Using Kanban to Organize Your Work

A lot of our Business Analysis work is very much the same from one project to another. Because we do the same tasks over and over, it can be useful to organize the work on a Kanban board.

A Kanban board is used to control the amount of work you have in progress at any particular point in time. It also shows the status of the work and how you have it prioritized. It is an excellent way to communicate with your manager and your team exactly what you are working on. At the same time, it is very simple to create, maintain, and review.

First describe a sequence of work. For example, if I were writing user stories for a project, once I have identified a set of user stories my sequence of work might look like this:

  1. Generate ideas
  2. Write the basic user story
  3. Write the acceptance criteria
  4. Review the user story with the product owner and set its priority
  5. Review the user story with the project team and get a size estimate
  6. Review the user story with a test professional and write scenarios
  7. Review the user story with a UI designer and create mockups

Each item on the list will become a column on my Kanban board.

Next, think about how much work in progress makes sense for each column. The idea column can probably be unlimited. How many ideas do you want to work on at the same time to write user stories for them? How many user stories do you want to work on at the same time to write acceptance criteria? What you will do with these numbers is control how many user stories you are working on at the same time. For the columns you want to limit, add that number to the column. I have big numbers for the Product Owner and Team reviews because those reviews are comparing a set of user stories to each other and so they work better with a large number of user stories. I have a small number from idea to user story because I have found that most of the time one idea turns into many user stories.

Kanban2

Finally, use the Kanban board. I have purchased 3-sided presentation boards from an office supply story and put the kanban labels across the top. Then I use sticky notes for the items in the column. I can set the presentation board on the end of my desk where I can see it and I can easily take it to meetings to share with others.

I start with generate ideas. I will use whatever techniques make sense to come up with a list of ideas of what to do in the project. I write each one on a sticky and put them on the board under generate ideas column.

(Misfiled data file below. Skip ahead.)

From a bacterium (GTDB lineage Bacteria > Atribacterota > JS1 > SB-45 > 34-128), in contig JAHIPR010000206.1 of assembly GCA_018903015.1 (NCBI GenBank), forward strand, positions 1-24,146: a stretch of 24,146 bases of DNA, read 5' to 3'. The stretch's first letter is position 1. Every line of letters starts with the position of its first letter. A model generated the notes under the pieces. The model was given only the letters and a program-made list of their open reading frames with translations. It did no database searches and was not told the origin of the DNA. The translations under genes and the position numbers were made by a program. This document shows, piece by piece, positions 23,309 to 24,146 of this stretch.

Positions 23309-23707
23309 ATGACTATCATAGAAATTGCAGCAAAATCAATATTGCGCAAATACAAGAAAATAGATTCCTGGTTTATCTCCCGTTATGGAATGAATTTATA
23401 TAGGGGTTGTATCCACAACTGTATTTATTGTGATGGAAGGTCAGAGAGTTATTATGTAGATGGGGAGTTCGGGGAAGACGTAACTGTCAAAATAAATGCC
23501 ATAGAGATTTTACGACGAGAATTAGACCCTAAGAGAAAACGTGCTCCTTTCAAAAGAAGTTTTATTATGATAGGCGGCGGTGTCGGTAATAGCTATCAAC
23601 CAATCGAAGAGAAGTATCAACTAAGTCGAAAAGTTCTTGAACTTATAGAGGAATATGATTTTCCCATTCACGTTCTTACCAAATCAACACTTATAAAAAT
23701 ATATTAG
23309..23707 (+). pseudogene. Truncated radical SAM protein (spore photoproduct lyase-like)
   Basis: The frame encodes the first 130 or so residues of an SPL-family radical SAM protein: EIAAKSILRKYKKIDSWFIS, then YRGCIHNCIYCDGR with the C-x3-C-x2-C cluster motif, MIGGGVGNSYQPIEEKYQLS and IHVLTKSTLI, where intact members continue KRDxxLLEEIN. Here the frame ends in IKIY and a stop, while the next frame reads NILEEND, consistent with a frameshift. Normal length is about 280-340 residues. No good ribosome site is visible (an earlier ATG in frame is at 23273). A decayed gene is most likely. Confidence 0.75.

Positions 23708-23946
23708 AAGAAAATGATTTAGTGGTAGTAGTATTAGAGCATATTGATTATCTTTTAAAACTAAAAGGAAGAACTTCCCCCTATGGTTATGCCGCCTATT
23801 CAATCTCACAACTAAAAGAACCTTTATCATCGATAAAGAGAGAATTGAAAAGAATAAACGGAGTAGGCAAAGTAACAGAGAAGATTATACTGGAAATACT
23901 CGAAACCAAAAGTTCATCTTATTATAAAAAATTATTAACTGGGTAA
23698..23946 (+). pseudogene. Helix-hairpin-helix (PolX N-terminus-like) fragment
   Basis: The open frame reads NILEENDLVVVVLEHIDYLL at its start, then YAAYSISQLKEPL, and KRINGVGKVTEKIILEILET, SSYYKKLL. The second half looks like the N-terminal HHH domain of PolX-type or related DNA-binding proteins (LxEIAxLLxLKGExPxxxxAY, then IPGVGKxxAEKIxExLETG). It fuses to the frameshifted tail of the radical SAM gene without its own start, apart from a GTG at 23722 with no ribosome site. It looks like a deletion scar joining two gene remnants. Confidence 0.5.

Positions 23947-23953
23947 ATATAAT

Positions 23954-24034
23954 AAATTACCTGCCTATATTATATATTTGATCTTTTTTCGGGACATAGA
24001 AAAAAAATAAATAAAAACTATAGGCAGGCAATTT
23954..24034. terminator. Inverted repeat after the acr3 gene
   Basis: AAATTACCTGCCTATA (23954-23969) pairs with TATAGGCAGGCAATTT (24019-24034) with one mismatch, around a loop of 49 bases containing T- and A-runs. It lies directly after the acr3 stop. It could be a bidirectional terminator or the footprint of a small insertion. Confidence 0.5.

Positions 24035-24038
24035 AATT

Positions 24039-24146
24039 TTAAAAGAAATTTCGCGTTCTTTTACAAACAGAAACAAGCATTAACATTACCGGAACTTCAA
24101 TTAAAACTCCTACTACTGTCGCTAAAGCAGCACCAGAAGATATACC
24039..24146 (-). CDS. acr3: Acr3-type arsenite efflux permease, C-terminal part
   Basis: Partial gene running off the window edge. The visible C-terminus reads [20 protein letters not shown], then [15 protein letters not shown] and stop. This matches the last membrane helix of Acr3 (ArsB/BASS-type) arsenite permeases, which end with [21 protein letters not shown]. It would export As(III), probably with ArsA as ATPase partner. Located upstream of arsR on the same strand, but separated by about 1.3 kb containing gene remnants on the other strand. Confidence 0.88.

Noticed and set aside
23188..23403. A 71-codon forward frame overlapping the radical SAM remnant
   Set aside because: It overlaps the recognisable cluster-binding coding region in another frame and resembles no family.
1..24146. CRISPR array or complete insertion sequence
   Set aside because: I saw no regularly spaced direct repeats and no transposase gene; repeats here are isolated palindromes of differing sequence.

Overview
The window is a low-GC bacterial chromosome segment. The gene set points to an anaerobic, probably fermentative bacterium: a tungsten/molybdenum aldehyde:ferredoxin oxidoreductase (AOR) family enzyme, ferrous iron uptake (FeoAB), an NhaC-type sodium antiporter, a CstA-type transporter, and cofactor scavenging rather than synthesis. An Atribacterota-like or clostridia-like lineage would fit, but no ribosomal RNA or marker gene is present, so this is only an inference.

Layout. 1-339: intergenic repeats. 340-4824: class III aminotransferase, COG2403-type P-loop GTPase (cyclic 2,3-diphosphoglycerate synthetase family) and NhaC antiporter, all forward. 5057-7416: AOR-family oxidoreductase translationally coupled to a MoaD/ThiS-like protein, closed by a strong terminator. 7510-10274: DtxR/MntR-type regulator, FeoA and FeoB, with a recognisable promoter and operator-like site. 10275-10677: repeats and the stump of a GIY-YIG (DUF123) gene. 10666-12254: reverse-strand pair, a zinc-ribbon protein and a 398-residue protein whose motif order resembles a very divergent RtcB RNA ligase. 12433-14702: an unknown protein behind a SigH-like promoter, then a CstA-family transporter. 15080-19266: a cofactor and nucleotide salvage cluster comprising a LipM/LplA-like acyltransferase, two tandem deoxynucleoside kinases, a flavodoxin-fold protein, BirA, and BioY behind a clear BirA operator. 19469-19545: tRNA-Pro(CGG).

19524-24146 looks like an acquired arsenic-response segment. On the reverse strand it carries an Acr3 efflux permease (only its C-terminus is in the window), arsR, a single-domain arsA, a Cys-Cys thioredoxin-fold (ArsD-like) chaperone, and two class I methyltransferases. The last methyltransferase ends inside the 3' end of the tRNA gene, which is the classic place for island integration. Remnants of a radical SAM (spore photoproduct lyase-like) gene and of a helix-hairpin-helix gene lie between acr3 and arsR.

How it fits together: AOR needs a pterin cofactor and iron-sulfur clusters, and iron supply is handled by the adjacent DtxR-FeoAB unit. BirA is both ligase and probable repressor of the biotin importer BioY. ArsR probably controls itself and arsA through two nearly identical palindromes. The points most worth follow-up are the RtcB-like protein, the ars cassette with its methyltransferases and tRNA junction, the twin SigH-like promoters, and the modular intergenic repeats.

Kanban3

Then I pick one that looks important and move it into the Write User Story column. This shows I am working on turning that idea into some number of user stories.

Kanban4

I write each user story on an index card styled sticky note. I can post them under the idea in the write user story column.

Kanban5

I will move no more than 5 of those user stories into the Write Acceptance Criteria column because that is the next thing to do and I will work on no more than 5 at a time. If there were more than 5 user stories, the rest wait in the previous column. They are on hold until I get the first 5 done. Also, I move fewer than 5 user stories. 5 is the maximum I set on the column.

Kanban6

Some people like to use red colored dots to put on items that are waiting, and sometimes make a note about what they are waiting for. This can be very useful when you are waiting for someone else to do something. You can show that your work is blocked and it is obvious to everyone.

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Sep 13, Grand Remembrances

Today is Grandparents Day in the United States. Being a Grand is a special honor. I feel very blessed that my wife and I have two grandchildren. We were able to visit them today. Yes, we are still being cautious with the coronavirus, but we also find it very difficult to not see them when they live so close. So today we did drop by to visit Jacob (age 10) and Sophia (age 7) along with their parents. We brought donuts and caught up with them. Our grandchildren are still pretty young and this is a precious time in their lives – and ours!

I wish I had known my grandparents better. We never lived in the same place. Dad was a career Air Force pilot, so we moved around a lot. But we did get to see them once in a while when they would visit us, or we them.

A Plague of Giants

There are five known magical ‘kennings’ or types: air, water, fire, earth, and plants. Each nation specializes in of these kennings, and the magic influences the society. There’s a big pitfall with this diversity of ability and locale–not everyone gets along.

Enter the Hathrim giants, or ‘lavaborn’ whose kenning is fire. Where they live the trees that fuel their fire are long gone, but the giants are definitely not welcome anywhere else. They’re big, they’re violent, and they’re ruthless. When a volcano erupts and they are forced to evacuate, they take the opportunity to relocate. They don’t care that it’s in a place where they aren’t wanted.